Everything you need to know about the H3N2 virus
With cases rising in the country, experts tell us what we need to protect ourselves from the new virus
With the changing seasons, temperate weather and increase in pollution, there has been an emergence of a new virus – H3N2. It is spreading in several parts of the country and while it is still in its nascent stage, the government is encouraging people to take precautions for themselves.
In a letter to the States and Union Territories, Union Health Secretary Rajesh Bhushan expressed his concerns over rising cases across the country. He said, “In order to limit transmission of these diseases, it is important to raise community awareness regarding adherence to respiratory and hand hygiene, promoting early reporting of symptoms, and limiting the contact of those people who are suffering from respiratory illness.”
The H3N2 virus is a subtype of the influenza A virus that causes respiratory illness in humans. This virus has been known to produce seasonal influenza outbreaks in the past, explains Dr Yogesh Gupta, Senior Physician/Geriatrician, Sterling Hospital.
This virus has been found to be contagious not only in humans but also in animals like birds and pigs, shares Dr Madhuri Mehendale, Gynecologist & Obstetrician, Zynova Shalby Hospital Mumbai, says, “This particular strain of the virus has the potential to mutate and give rise to new strains, which could be more dangerous to human health.”
The H3N2 virus is known to have caused a pandemic in 1968. Since then, it has caused epidemics in different parts of the world. Dr Shashikant Nigam, Consultant, Internal Medicine, Apollo Hospitals, Ahmedabad, says, “However, today, we are better prepared to deal with it. Chances of this virus becoming an epidemic are less likely. The government has already put in systems for mitigation. It is presumed that it will disappear by the end of March.”
With any respiratory viral disease, children, adults above 65 years, pregnant women, and those with comorbidities are at higher risk of infection. So far the number of cases, in India, is not too worrisome. However, Dr Amit Kaul, HOD & Senior Consultant Pediatrics, Surya Mother & Child Super Speciality Hospital, Pune, explains, “H3N2 is a normal variant of influenza virus. This year, post covid-19, due to lack of exposure and lack of immunity, it is causing more severe infections.”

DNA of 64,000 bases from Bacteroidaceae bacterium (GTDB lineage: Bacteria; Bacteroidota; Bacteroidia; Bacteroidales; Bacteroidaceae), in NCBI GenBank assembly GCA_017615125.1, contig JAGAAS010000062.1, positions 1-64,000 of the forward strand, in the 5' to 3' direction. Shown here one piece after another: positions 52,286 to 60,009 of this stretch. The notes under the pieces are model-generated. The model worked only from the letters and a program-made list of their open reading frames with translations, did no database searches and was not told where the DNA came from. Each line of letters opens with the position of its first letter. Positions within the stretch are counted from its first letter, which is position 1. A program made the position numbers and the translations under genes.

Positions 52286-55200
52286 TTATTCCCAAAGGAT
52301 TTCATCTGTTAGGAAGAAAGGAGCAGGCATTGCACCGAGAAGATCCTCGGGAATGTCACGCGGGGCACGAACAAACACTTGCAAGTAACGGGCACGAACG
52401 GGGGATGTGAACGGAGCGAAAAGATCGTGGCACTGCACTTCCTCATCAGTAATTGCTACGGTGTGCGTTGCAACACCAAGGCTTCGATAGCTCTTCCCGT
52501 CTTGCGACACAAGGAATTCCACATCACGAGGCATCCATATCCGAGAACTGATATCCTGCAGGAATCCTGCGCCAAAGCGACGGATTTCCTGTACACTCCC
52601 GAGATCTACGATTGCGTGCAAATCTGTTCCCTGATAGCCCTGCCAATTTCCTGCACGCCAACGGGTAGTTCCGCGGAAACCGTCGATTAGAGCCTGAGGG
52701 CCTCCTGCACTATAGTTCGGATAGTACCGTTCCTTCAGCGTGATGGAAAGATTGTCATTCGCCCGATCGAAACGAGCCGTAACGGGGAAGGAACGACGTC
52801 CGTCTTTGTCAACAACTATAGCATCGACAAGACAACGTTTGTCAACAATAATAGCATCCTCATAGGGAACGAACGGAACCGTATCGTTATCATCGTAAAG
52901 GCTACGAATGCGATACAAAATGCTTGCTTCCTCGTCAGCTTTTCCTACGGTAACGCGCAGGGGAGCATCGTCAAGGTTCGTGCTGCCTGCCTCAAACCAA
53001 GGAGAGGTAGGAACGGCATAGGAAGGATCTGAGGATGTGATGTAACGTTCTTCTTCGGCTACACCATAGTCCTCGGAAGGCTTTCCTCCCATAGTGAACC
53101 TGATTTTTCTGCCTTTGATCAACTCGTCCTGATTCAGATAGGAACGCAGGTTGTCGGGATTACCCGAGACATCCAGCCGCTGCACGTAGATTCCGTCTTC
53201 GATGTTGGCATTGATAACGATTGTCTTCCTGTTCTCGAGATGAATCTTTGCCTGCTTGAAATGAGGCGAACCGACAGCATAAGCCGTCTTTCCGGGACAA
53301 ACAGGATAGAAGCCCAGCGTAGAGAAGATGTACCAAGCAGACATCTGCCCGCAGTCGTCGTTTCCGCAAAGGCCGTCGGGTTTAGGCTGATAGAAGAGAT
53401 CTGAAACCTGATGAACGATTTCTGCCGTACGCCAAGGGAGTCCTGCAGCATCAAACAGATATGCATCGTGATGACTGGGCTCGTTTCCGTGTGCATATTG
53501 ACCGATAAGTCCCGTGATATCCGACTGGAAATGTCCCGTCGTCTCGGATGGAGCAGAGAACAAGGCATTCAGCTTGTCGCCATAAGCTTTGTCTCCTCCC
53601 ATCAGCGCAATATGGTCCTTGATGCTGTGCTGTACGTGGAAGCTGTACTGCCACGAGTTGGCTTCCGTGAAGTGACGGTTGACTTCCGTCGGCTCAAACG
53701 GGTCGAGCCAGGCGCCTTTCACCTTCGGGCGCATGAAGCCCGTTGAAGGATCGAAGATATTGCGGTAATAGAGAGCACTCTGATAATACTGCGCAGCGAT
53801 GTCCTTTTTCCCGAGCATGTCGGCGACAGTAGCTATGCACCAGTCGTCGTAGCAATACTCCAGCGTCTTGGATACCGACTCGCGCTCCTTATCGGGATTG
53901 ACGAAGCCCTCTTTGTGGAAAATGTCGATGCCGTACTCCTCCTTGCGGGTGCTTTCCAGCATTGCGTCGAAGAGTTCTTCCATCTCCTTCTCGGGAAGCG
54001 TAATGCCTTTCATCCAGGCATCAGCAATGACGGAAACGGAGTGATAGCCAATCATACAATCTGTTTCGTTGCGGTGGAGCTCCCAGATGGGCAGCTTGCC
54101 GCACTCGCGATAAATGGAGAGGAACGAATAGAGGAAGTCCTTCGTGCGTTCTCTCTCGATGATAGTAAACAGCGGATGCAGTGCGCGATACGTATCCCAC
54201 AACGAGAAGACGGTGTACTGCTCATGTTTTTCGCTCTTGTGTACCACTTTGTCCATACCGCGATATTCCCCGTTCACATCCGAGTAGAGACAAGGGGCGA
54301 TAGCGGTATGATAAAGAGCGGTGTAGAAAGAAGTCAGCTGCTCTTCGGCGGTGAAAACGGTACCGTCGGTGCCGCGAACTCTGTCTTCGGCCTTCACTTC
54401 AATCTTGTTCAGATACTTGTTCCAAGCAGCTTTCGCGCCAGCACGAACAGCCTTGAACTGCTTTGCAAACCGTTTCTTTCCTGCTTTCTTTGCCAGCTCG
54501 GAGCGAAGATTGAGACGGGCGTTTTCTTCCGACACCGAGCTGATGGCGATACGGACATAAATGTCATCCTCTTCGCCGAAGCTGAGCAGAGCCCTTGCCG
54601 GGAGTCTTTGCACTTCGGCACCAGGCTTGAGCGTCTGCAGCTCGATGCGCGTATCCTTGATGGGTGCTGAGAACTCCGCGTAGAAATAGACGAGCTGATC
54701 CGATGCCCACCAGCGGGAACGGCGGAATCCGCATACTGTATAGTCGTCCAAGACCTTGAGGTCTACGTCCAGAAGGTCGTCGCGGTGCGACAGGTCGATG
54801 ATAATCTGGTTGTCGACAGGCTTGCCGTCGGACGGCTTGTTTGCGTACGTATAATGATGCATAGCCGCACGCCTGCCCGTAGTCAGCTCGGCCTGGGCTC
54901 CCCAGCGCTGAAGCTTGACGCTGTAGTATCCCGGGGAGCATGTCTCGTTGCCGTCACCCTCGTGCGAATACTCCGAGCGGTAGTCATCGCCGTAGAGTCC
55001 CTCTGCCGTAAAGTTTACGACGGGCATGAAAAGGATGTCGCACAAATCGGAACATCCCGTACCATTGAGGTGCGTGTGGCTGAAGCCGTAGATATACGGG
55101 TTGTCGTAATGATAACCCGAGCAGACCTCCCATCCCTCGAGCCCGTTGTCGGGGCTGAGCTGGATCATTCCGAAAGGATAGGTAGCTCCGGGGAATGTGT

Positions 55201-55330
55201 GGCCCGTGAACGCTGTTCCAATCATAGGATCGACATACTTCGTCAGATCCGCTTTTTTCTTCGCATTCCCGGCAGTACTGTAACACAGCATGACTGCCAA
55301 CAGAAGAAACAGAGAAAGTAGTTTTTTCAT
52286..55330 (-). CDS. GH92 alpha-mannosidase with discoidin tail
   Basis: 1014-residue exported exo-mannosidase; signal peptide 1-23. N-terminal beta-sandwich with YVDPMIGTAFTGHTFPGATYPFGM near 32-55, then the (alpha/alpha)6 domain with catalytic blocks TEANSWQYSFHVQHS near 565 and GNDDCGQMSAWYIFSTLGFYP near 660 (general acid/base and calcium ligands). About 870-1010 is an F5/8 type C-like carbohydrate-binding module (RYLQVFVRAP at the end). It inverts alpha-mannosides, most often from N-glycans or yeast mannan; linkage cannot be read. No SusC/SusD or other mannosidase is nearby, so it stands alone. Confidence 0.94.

Therefore, it is crucial to understand the potential risks associated with the virus.
The symptoms of H3N2 infection are comparable to those of other influenza viruses. Continuous coughing and difficulty in breathing are warning signs. The prolong cough can last for three to four weeks.
runny or stuffy nose
fatigue and lethargy
Experts recommend including the similar precautionary measures that was followed during Covid-19 Use masks especially in crowded indoor spaces like malls, movie theatres, auditoriums, etc. Cover your nose and mouth when you cough or sneeze says Dr Shashikant Nigam, Consultant, Internal Medicine, Apollo Hospitals, Ahmedabad and also avoiding contact with those who are sick. He also advises that one should stay at home if they are ill to stop the spread of the virus.
“Apart from this, avoid high sugar and salt-containing food items to reduce dehydration. Drink plenty of water, and eat fruits and green leafy vegetables. Take adequate rest and sleep well, shares Dr Yogesh Gupta, Sr. Physician/Geriatrician, Sterling Hospital.
Precautions to prevent the spread of H3N2 virus include frequently rinsing hands with soap and water,
The virus is mainly symptomatic unless confirmed on viral culture via a RTPCR. Dr Shashikant Nigam, Consultant, Internal Medicine, Apollo Hospitals, Ahmedabad says, “Oseltamivir (antiviral) is the usual prescribed drug that is used for treatment of H3N2. But, until a blood report shows any sign of secondary infection, antibiotics should not be taken.”
This medication can help reduce the severity of symptoms and shorten the duration of illness when taken within 48 hours of the onset of symptoms. “However, antiviral medications are not a substitute for vaccination and should not be used to prevent the spread of the virus, explains Dr Yogesh Gupta, Sr. Physician/Geriatrician, Sterling Hospital. Vaccination is an effective method for preventing the spread of H3N2 virus and other influenza viruses. But the current flu vaccine offers no protection against the H3N2 virus.
Kids & the virus
The virus affects people of all age groups. However, kids can be more susceptible to infections. Dr Amit Kaul, HOD & Senior Consultant Pediatrics, Surya Mother & Child Super Speciality Hospital, Pune say, “Kids with asthma and comorbid illnesses such as obesity, neurological problems, and heart diseases are at increased risk of getting infected.”
In children, some of the earliest symptoms can go under the radar as parents may not always consult with medical professionals for cough, mild to moderate fever, or sore throat for children. Fever in this case could go as high as 104-105 F and could be couple with other symptoms like vomiting, loose motions. In some extreme cases, kids can also have convulsions. These symptoms are sometimes prolonged and can last up to 2 weeks.
“It’s recommended for children under the age group to get the yearly influenza vaccine to help develop immunity. Children must not be sent to school if they display symptoms,” shares Kaul.
Pregnant women and the virus
Women, during pregnancy, are at an elevated risk of contracting the H3N2 virus. It can lead to severe health consequences so it is imperative that if they exhibit symptoms to seek medical attention, shares Dr Madhuri Mehendale, Gynecologist & Obstetrician, Zynova Shalby Hospital, Mumbai. “
While the treatment for pregnant women, who are infected are similar to everyone else, they must prioritize rest, nutrition, and water intake. Avoid exposure to other sick individuals as well.